I hope you're fitting to the peaks, since you're looking for worst-case complexity.
If a and b are N bits long, then in the worst case (Fibonacci pairs), the extended Euclidean algorithm will take O(N) iterations.
Let f(N) be the cost of a single iteration. Certainly f(N) will be at least linear, but still polynomial, and nearly half of the iterations in each case will involve arguments at least N/2 bits long, so the total complexity will be in O(f(N) log N)
Now, what exactly f(N) is will depend in the particulars of how large-integer operations are implemented in your library. The division/remainder operation will dominate, although wikipedia says that if you use Newton–Raphson division then the complexity of that is the same as multiplication (although there will certainly be a constant multiplier!).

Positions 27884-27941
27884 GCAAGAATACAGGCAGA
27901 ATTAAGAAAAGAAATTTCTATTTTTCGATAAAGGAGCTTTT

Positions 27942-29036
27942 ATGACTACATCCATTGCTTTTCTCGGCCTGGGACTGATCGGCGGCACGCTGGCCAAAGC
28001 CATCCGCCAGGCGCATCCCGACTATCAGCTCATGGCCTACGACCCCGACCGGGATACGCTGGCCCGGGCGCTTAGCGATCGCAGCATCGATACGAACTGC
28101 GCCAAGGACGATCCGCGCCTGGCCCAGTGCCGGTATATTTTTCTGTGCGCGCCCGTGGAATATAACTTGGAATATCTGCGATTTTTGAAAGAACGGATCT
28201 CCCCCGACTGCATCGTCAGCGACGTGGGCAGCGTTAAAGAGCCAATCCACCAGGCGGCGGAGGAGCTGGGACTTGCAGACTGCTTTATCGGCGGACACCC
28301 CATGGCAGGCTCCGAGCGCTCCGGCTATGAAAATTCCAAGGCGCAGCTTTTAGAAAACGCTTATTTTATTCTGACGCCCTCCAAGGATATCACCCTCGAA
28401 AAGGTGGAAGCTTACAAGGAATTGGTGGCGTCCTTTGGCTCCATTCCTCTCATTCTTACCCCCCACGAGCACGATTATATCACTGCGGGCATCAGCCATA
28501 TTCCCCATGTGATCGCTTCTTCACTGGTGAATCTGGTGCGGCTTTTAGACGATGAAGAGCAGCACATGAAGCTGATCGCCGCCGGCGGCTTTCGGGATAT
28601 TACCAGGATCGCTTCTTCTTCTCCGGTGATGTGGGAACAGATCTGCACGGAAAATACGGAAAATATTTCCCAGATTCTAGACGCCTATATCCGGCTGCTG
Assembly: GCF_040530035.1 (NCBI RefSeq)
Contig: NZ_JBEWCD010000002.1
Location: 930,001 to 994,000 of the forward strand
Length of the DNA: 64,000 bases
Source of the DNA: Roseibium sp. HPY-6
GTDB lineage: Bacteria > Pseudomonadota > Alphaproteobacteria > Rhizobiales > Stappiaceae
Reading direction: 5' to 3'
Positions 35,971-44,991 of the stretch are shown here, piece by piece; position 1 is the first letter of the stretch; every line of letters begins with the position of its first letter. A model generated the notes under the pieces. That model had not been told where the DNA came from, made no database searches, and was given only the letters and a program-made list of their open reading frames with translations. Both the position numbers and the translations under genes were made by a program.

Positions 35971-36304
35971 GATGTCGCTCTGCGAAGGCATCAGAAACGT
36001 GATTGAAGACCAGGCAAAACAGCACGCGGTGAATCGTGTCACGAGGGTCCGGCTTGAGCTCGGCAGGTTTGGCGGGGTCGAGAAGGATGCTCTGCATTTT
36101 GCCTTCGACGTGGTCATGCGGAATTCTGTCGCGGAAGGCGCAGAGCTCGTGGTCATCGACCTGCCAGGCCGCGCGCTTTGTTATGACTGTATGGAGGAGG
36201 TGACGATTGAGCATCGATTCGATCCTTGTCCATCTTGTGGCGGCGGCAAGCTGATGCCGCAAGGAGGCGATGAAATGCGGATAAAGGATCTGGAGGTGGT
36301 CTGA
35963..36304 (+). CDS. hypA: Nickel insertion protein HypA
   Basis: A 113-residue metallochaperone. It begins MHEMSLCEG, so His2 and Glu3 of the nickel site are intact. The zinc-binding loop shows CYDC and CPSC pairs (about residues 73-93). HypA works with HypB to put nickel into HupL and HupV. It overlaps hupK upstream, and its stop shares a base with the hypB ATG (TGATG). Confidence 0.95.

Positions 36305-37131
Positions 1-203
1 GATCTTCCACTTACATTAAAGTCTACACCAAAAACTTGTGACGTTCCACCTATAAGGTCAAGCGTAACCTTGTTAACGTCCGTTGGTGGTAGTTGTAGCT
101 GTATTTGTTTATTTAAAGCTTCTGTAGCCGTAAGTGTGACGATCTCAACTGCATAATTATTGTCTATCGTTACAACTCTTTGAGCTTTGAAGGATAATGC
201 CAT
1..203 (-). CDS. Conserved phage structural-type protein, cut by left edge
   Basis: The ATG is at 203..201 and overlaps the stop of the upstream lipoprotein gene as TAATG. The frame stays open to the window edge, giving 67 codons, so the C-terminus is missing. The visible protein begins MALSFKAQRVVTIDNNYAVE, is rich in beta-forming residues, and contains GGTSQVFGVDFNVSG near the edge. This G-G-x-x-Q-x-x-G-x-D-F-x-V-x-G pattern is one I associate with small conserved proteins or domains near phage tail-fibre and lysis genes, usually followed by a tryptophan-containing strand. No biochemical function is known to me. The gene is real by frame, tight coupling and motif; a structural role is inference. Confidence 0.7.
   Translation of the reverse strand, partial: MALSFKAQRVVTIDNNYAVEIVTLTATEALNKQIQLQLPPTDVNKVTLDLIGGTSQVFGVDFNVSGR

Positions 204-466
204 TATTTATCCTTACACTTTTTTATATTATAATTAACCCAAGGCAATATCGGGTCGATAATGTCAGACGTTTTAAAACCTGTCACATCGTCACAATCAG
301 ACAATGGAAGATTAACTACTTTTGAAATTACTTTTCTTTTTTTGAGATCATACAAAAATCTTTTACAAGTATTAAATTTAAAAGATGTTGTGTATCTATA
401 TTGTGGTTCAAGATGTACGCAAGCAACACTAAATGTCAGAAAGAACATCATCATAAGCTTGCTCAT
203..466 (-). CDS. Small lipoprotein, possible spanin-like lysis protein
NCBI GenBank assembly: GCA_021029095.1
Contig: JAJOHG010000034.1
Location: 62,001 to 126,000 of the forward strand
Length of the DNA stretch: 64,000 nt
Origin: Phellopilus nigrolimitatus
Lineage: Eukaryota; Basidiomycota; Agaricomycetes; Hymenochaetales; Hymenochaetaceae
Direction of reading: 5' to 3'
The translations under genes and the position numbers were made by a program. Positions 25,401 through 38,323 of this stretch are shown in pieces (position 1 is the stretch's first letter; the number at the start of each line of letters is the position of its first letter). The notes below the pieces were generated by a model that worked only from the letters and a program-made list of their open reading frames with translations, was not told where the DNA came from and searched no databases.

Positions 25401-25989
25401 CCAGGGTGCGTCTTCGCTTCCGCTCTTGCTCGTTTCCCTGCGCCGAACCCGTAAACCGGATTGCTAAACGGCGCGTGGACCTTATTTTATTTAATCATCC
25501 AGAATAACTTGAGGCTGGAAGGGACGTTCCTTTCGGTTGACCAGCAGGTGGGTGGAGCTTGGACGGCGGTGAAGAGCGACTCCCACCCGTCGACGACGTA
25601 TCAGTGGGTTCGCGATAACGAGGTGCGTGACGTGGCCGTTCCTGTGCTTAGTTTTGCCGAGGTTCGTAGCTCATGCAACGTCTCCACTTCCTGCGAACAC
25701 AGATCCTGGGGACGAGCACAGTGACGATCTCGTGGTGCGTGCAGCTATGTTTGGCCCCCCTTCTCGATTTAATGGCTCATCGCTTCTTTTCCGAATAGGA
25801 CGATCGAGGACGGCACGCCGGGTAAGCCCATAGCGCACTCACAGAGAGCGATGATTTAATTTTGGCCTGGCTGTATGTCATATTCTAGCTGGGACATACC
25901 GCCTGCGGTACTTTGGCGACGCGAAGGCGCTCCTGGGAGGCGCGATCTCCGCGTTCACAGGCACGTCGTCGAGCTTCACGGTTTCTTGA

Multiplication costs O(N * log N * log log N) in the limit with the Schönhage–Strassen, and hopefully your library will use that eventually... so when the numbers get really big, the extended Euclidean algorithm should take O(N * log^2 N * log log N) in the worst case.